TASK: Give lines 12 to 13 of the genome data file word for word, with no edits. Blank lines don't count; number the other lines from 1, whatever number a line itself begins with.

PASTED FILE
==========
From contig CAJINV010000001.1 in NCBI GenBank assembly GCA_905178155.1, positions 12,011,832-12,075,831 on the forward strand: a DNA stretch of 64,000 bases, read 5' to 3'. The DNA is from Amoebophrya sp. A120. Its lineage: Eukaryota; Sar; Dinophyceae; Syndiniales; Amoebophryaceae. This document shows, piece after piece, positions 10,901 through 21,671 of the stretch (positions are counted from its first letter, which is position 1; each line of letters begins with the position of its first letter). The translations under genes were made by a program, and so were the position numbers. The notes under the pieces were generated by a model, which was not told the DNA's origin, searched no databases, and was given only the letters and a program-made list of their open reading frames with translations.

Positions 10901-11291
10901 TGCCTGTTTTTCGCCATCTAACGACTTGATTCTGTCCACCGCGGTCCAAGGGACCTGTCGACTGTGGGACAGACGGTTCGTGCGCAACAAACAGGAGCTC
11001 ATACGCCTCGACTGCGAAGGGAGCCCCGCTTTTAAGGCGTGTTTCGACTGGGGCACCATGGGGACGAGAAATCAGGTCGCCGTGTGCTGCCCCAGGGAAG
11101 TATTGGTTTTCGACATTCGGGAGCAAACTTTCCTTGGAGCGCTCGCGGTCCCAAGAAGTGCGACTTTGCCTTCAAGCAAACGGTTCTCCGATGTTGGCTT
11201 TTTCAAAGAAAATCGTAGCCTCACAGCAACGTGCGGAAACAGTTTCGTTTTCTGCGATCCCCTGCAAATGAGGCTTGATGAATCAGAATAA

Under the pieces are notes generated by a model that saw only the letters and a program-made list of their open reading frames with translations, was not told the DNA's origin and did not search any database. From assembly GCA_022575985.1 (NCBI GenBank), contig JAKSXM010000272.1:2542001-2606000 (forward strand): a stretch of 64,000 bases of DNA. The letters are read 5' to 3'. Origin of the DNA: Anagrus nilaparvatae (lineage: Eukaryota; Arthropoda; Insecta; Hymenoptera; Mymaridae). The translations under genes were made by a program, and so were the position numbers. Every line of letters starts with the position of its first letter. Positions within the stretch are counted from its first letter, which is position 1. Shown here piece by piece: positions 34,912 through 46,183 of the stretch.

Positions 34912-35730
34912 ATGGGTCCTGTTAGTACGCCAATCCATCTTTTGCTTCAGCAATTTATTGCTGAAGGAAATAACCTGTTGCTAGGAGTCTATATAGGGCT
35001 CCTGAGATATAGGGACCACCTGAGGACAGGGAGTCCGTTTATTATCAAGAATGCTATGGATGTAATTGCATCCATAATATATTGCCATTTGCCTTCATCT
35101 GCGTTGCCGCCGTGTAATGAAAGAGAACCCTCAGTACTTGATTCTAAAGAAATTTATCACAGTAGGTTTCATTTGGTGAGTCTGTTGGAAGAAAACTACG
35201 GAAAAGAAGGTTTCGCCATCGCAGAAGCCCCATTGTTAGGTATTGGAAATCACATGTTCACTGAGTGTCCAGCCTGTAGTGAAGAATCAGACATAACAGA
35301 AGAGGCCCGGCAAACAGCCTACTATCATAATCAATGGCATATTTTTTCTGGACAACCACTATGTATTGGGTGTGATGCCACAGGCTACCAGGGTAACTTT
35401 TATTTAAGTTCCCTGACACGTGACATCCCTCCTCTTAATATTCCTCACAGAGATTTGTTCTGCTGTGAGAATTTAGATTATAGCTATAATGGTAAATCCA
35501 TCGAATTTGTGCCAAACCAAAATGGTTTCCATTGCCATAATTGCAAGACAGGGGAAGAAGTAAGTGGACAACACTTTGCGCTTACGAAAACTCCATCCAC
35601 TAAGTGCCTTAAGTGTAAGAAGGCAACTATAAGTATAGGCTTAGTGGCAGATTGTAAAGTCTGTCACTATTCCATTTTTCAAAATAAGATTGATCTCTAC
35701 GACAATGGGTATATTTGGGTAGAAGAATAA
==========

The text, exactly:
35201 GAAAAGAAGGTTTCGCCATCGCAGAAGCCCCATTGTTAGGTATTGGAAATCACATGTTCACTGAGTGTCCAGCCTGTAGTGAAGAATCAGACATAACAGA
35301 AGAGGCCCGGCAAACAGCCTACTATCATAATCAATGGCATATTTTTTCTGGACAACCACTATGTATTGGGTGTGATGCCACAGGCTACCAGGGTAACTTT